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How do you install Boost on MacOS? Right now I can't find bjam for the Mac.

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You can always try like "port search <whatever>" - in your case boost - when unsure. – gustafbstrom Nov 17 '13 at 9:17
I've used both macports and brew. I use them together when necessary (sudo port -t install X) but I prefer brew over macports in most cases. – Jacksonkr Apr 15 at 14:13
up vote 127 down vote accepted

Download MacPorts, and run the following command:

sudo port install boost 
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This is what dies is referring to: – hasseg Sep 19 '08 at 18:51
Thanks you save me a lot of time ! – malat Nov 23 '09 at 17:32
if you prefer running things through root sudo -s /opt/local/bin/port install boost – Pungs Feb 12 '13 at 16:21
I don't believe macports is dead inasmuch as it has fallen out of fashion. – Josef Salyer Nov 23 '13 at 3:39
How do I check whether my Mac already has Boost installed? – Hans Nov 25 '14 at 4:12

You can get the latest version of Boost by using Homebrew.

brew install boost.

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How long does it take different people? Took me 48 mins with 2 GB RAM, not sure what CPU. – Luke Stanley Jun 20 '13 at 13:37
@LukeStanley AFAIK Homebrew uses pre-compiled packages ("bottles") for Boost these days, making the installation a matter of seconds. – Philipp Jul 29 '13 at 12:35
Matter of seconds? I'm on Mountain Lion, 2.9GHz processor, 8GB of RAM and installation is still not complete after 15min. – user1255933 May 28 '14 at 1:51
I'm using a late 2013 MBP with i7 8gb ram. The fan was running fast when the compilation was going on. It finished just before "it's too long". – LS.Shanghai Sep 19 '15 at 2:48
Would be cautious of the version of boost library getting picked up by brew though. I think by default when i last installed using brew was 1.6. That didnt work for me as the others had dependency with 1.57. So, i forced brew to pick that version while installing – Pramit Feb 8 at 22:13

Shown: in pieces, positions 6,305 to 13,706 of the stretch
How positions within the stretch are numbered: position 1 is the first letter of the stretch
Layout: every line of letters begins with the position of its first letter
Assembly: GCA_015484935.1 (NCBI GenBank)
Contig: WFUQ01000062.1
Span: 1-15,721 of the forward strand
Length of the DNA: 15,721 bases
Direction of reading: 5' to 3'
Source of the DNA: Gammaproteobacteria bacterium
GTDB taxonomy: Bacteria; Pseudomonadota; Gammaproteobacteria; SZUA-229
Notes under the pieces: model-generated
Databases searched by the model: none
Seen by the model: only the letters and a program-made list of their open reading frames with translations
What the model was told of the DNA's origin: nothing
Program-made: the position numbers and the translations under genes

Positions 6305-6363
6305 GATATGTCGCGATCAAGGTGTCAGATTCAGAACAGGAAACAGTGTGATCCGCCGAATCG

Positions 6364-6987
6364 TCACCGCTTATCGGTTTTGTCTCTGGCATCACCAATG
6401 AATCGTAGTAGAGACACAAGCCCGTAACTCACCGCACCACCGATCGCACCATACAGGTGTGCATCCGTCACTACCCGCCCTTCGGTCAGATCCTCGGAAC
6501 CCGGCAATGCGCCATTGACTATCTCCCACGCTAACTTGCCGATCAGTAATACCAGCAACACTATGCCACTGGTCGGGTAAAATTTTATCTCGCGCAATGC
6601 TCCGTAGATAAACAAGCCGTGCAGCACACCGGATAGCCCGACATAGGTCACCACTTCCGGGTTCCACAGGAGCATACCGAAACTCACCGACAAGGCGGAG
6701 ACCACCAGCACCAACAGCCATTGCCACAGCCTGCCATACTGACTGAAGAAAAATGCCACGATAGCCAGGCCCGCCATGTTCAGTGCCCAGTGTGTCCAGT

Just get the source, and compile Boost yourself it has become very easy. Here is an example for the current version of Boost (1.50.0) on the current OSX (10.7.4) as of this writing:

  1. Download the the .tar.gz from
  2. Unpack and go into the directory:

    tar -xzf boost_1_50_0.tar.gz
    cd boost_1_50_0

  3. Configure (and build bjam):

    ./ --prefix=/some/dir/you/would/like/to/prefix
  4. Build:

  5. Install:

    ./b2 install

Depending on the prefix you choose in Step 3, you might need to sudo Step 5, if the script tries copy files to a protected location.

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Best route if you need to link against boost_thread. The standard brew recipes don't seem to include it. – Wedge Martin May 27 '14 at 14:52
If you want to install other executables that depends on boost at default runtime environment ok, use other answers, in any other case, use this answer. Best for you to know when you ara compiling with boost and how. You will have it as as it is supposed to be. And Most important, It will force you to think where boost will be on Continuous Integration (Build) server, and if has an deployment server too. – wdavilaneto Jan 5 '15 at 5:16
Can you please explain step 3? @snies – MAS Oct 22 '15 at 13:40
@MAS (I did not try it today. But the should come with the tar.gz file. It configures the build process and creates the bjam build tool. The "prefix" is a common option for build tools which will be prefixed to the install path. This means, that if a file would be installed in /bin it will instead be installed in /prefix/bin when the install command is issued. You can use that to avoid permission problems. For example i install optional packages i use for development in /home/snies/opt/bin instead of /bin so i don't need root permissions and don't mess up my system. – snies Oct 23 '15 at 8:20

Fink appears to have a full set of Boost packages...

With fink installed and running just do

fink install boost1.35.nopython

at the terminal and accept the dependencies it insists on. Or use

fink list boost

to get a list of different packages that are availible.

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Unless your compiler is different than the one supplied with the Mac XCode Dev tools, just follow the instructions in section 5.1 of Getting Started Guide for Unix Variants. The configuration and building of the latest source couldn't be easier, and it took all about about 1 minute to configure and 10 minutes to compile.

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In order to avoid troubles compiling third party libraries that need boost installed in your system, run this:

sudo port install boost +universal
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you can download bjam for OSX (or any other OS) here

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Install both of them using homebrew separately.

brew install boost
brew install bjam

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Try +universal

On thing to note: in order for that to make a difference you need to have built python with +universal, if you haven't or you're not sure you can just rebuild python +universal. This applies to both brew as well as macports.

$ brew reinstall python +universal
$ brew install boost +universal


$ sudo port -f uninstall python
$ sudo port install python +universal
$ sudo port install boost +universal
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